Further, it is not necessary to adopt the war paradigm to acknowledge the U.S. is in serious competition with a number of global players and we ought to up our game. While it is true that neither North Korea, Iran, Russia, China nor global terrorism match the existential threat of the Soviet Union, if you add the Pentagon’s four-plus-one worldwide worries together, these current threats also comprise a global-sized problem for America.
Though iWar introduces the faces of the globe’s bad guys, the book falls short of delivering a compelling threat assessment. Gertz lumps together every bit of bad behavior that he can fit between the covers, but his book offers no sense of proportionality. There is no convincing measure of our competitors’ weaknesses or the effectiveness of their information warfare activities. For example, few question that the Russians are addicted to conducting disinformation and active measures, but it is not clear the Russians even have metrics for gauging the effectiveness of what they do.
And it is not clear whether what’s detailed in iWar is the problem or just the symptom of the problem. To really gauge how serious a threat these entities represent requires a fuller net assessment of all the strengths and weaknesses of the competitors and their competitive strategies.
Without that kind of balanced evaluation, it is difficult to make the case that Gertz’s particular prescriptions for burnishing American power make sense. iWar does, however, suggest a conceptual approach to non-kinetic competition that does make for good counsel: No manner of competition or competitive practice is inherently better than any other; in any competition, the most effective response is the one that has the most effective impact upon the competitors.
In the competitions that are vital to the U.S., we must maintain a critical competitive advantage. Islamic terrorism’s global online footprint offers a case in point. Internet radicalization certainly is not uniformly effective around the world. In some places, terror tweets fall flat. In other places, the Islamic State Group, known as ISIS, is effective at organizing or inspiring terrorist activity online. In the places where ISIS represents a serious threat to U.S. interests, we ought to have a way to outcompete our enemy. The best answer might be kinetic or non-kinetic, or a judicious combination of the two. Job 1 should be figuring that out and then delivering the right capability to win that competition.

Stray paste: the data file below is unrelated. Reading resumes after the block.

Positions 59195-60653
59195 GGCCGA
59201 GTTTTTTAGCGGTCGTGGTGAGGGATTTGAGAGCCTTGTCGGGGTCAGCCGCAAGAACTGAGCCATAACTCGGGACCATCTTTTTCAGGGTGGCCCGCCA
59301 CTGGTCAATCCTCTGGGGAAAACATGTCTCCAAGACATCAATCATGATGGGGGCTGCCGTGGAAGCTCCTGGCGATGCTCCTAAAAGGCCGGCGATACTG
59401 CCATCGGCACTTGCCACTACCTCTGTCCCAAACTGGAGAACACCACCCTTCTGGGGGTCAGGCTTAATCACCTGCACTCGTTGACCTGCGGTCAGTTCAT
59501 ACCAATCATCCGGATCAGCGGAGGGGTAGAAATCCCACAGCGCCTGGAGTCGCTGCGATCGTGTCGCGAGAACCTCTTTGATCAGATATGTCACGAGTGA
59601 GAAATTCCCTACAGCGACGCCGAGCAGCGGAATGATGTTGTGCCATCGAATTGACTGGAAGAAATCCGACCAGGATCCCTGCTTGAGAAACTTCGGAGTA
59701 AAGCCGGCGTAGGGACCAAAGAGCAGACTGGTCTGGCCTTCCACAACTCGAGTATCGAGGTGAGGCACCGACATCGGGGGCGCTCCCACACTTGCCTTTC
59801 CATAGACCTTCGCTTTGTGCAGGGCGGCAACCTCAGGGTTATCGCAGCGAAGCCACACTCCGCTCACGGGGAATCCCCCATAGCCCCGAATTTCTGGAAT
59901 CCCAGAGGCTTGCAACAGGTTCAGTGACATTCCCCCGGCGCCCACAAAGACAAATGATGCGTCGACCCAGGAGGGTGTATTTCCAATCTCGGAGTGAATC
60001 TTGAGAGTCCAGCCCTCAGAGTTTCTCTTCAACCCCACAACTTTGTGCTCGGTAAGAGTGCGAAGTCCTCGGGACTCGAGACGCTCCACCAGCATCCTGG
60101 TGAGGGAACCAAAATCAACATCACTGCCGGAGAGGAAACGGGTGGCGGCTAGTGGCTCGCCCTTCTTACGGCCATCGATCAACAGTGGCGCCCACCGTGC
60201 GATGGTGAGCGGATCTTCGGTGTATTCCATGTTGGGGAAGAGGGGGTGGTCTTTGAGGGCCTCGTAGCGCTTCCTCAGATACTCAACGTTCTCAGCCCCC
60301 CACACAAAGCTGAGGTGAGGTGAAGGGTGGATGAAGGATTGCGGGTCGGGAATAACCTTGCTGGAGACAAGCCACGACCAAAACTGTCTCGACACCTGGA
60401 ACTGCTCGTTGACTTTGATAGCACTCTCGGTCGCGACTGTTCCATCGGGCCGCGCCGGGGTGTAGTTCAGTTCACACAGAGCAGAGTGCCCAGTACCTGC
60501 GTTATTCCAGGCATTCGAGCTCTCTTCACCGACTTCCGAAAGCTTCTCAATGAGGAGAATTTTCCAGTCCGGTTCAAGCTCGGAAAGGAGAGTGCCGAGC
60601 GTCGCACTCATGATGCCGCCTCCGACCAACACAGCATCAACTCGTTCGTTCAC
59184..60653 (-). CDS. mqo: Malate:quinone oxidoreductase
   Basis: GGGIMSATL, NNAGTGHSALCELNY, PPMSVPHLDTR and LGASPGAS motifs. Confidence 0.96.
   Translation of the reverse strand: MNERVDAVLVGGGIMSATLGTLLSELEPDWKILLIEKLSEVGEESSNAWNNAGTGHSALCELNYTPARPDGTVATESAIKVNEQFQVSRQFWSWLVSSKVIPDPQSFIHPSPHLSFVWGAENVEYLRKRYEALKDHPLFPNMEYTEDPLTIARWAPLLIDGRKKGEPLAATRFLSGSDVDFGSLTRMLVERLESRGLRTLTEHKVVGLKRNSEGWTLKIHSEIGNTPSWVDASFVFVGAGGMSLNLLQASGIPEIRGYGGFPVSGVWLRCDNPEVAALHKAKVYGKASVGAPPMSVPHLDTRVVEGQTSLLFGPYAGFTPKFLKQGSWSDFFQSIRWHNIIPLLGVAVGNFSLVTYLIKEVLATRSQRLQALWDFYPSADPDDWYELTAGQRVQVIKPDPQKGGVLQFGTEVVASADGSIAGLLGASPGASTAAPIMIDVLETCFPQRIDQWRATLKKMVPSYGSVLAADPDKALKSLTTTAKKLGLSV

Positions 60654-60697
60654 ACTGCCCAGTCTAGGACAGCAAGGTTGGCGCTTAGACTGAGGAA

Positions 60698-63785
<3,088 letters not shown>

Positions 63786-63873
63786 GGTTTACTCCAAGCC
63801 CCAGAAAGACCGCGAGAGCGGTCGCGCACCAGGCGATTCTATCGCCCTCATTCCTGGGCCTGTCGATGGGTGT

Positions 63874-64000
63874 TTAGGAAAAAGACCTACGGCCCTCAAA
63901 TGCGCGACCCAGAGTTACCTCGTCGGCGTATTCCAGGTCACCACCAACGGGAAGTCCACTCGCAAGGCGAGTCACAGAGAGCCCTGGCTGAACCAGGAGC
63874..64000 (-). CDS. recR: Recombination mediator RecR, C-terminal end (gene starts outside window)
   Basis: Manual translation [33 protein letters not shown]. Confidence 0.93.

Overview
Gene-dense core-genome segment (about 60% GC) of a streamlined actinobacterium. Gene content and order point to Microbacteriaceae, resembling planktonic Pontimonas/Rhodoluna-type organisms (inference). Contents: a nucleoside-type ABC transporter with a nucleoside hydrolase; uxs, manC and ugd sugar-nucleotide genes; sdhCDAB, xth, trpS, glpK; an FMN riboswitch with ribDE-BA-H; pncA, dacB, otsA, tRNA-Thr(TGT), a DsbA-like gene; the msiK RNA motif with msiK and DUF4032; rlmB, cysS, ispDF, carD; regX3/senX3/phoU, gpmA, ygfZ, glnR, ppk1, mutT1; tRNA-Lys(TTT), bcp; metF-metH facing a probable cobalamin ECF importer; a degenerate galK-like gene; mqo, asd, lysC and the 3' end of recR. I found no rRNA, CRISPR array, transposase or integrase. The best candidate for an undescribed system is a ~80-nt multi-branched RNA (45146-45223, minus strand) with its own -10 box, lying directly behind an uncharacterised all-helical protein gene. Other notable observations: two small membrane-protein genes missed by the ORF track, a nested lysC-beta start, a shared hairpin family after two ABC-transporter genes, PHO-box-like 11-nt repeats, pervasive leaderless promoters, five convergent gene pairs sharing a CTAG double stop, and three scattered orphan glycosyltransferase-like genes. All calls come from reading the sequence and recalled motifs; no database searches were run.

Gertz may be right that a big part of the problem is that national security has become so muddled by divisive domestic politics that it is difficult to have a simple and clear sense of what to do. But that kind of problem is not new, either. It has plagued many presidential administrations to one degree or another. Presidents get the kind of domestic politics they get, not always the ones they want.
What great strategic leaders sometimes must do is see their way clearly through the political storm rather than wait for the weather to clear. Certainly, that is the situation at present. America’s leaders need to figure out how to keep America free, safe and prosperous in a dangerous world. One clear path is to focus on building and sustaining the nation’s competitive power in relation to key competitors.
Lt. Col. James Jay Carafano, USA Ret., is a Heritage Foundation vice president in charge of the think tank’s policy research in defense and foreign affairs.
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A Gloomy Assessment of U.S. Role in Mideast
America’s War for the Greater Middle East: A Military History. Andrew J. Bacevich. Random House. 453 pages. $30
By Col. Kevin C.M. Benson, U.S. Army retired